In one of the example models we include with Analytic Solver®, analysts can use the Markowitz Portfolio Optimization model find an “efficient portfolio” of stocks. The term “efficient” – coined by Nobel prize winner Harry Markowitz – means that the portfolio earns the highest possible (or optimal) return of return for a given level of risk, where risk is measured by variance, the statistical measure of the portfolio’s fluctuation in total value.
The Markowitz model requires as inputs an estimated rate of return and variance (fluctuation in returns) of each individual stock, and the covariances of returns between each pair of stocks. Some stocks will be riskier (have greater fluctuations or variance) than others, but some pairs of stocks will have negative covariances – their fluctuations offset each other – and most pairs of stocks will have covariances less than 1.0 (perfect correlation – always rising or falling together). From all the possible combinations of funds invested in these stocks, the optimization process will find the best or optimal combination for a given level of risk.
Note that we don’t need negative covariances between stocks (or projects) to achieve a better risk-adjusted outcome than single stocks (or projects) alone. We can take advantage of even weak positive covariances to construct a portfolio with superior risk-adjusted returns.
Optimization can also be used for bond investments over time – deciding the best way to allocate money across these investments to meet future obligations such as pension payments, while earning the best possible return. In this kind of model – another of the standard examples included with Analytic Solver – we explicitly take into account the cash flows, including interest and principal payments – of the bonds over time.
Optimization of Project Portfolios in the Physical World
Projects in the physical world often take place over multiple time periods, and have expected cash flows per period – negative up front as we invest, then positive in future periods when a project starts to pay off. That is much like the multi-period bond investment model we explored above. But these projects can also have (significant) fluctuations in their future streams of payoffs – much like the stocks in the Markowitz portfolio model above.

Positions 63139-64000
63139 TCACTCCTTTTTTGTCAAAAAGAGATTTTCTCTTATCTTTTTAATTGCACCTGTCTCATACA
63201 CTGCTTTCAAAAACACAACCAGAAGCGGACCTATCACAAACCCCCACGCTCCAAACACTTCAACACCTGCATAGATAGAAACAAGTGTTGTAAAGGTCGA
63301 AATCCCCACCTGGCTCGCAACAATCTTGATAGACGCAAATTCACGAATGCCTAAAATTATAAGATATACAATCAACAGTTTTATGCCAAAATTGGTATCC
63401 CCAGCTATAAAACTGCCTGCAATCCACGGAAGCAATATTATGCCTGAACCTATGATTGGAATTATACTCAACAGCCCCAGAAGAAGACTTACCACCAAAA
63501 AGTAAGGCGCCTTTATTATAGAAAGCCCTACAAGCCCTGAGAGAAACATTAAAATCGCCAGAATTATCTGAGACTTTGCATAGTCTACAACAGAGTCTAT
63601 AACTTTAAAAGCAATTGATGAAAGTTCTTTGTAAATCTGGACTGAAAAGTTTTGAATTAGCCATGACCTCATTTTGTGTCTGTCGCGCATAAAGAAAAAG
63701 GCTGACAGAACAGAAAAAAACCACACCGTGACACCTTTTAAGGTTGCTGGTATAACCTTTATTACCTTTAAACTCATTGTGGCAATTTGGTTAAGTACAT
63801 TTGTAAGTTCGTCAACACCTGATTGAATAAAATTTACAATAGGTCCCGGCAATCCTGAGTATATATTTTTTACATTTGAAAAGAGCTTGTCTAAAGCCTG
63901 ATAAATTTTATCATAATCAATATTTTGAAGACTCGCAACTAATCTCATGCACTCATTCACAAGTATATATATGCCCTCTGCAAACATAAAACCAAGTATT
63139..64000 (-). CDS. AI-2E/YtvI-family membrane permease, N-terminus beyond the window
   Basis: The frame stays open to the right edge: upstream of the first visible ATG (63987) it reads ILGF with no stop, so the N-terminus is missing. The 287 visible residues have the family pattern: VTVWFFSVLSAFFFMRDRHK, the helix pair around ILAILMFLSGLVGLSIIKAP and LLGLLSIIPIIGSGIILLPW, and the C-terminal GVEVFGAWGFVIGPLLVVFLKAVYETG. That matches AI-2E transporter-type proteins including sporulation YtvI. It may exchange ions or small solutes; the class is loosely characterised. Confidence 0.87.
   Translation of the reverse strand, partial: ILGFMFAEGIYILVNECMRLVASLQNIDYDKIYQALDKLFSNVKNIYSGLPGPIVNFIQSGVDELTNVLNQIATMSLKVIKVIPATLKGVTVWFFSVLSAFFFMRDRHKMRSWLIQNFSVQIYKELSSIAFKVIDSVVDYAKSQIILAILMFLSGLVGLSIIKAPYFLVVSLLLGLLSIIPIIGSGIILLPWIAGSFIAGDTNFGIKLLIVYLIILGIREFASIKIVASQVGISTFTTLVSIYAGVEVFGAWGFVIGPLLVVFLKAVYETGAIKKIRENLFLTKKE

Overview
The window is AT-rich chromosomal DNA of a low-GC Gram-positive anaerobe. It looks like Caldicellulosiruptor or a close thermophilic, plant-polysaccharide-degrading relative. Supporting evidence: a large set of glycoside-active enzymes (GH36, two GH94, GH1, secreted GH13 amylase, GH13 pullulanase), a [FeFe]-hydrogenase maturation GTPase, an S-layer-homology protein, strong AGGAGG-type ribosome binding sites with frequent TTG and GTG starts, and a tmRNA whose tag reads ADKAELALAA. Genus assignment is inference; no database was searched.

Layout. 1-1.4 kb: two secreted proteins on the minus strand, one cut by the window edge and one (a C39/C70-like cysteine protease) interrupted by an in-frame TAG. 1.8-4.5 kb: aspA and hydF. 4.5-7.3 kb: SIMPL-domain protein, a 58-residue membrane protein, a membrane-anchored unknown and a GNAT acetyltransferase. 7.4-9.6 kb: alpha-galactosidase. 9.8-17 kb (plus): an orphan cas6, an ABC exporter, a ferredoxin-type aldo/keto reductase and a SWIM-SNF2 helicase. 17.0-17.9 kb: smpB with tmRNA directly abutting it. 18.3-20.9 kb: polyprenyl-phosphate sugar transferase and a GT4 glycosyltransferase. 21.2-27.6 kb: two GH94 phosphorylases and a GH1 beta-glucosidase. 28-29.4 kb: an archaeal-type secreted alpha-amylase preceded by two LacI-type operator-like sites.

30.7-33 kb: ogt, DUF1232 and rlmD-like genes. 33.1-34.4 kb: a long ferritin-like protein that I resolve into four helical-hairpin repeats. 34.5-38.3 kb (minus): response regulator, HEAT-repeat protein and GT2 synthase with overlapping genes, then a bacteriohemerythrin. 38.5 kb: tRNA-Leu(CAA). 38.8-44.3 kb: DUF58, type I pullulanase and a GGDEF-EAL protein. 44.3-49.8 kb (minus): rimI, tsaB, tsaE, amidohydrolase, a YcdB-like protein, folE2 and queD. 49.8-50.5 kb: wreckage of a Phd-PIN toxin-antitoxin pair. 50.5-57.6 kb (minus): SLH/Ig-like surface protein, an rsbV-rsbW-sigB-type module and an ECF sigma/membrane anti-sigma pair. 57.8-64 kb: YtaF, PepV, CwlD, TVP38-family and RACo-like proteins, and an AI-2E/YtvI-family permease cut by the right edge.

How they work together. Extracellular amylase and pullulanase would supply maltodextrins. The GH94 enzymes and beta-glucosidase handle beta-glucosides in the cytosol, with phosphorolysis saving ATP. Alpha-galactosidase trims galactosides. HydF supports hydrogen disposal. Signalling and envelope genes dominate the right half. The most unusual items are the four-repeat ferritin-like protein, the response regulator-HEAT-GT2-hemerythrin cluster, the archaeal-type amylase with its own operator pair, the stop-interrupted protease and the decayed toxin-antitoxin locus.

Let’s first examine the situation where we must choose among multiple projects that are “competing” for our company’s investment funds, where the projects take place over multiple time periods and have different – but relatively well-known – cash flows per period. This situation is illustrated in the “Capital Budgeting 1” worksheet of the Capital Budgeting example workbook included with Analytic Solver®.
In this example, your company is considering investments in 6 different projects, and each is expected to earn certain cash flows over time. You can’t invest in everything (you have an overall budget constraint) – you must pick and choose. And you have a given “hurdle rate”, or rate of return you must earn to justify the investment. (In this simple example, we also assume that you can make a “partial investment” in a project – later we’ll consider “all or nothing” project investments.) With the optimization capabilities of Analytic Solver®, you can find the best or optimal choice of investments that will maximize the Net Present Value (at your hurdle rate) of these projects, subject to your budget constraint.
Next level of portfolio thinking: Accounting for uncertainty
Now let’s consider a more challenging (and often more realistic) example: Your company is considering eight different projects, and you have a total budget of $1.5 million to invest. Each project has a different expected cash flow and initial investment – but now each project has uncertainty: For each project we’ll estimate the chance of success or failure, and also consider a range of possible cash flows it can produce if the project succeeds (versus zero cash flow if it fails). And these are “all or nothing” projects – you can’t “invest partially” in some of them, you must fully fund the project, or leave it out of the mix.
Recall that the Markowitz model we discussed earlier needs as inputs certain statistics: the variance of returns for each stock, and covariances between each pair of stocks. Since public stocks and bonds are traded regularly and price histories are recorded, the data is available to compute these variances and covariances. But that’s usually not the case with projects in the business world.
With most capital budgeting software, and even with most optimization software, you would either be unable to solve this problem, or you’d be limited to “optimizing” based on simplistic estimates of the relationships among projects and their cash flows. But with Analytic Solver® – thanks to its fully integrated simulation optimization and stochastic optimization capabilities – you won’t have these limitations.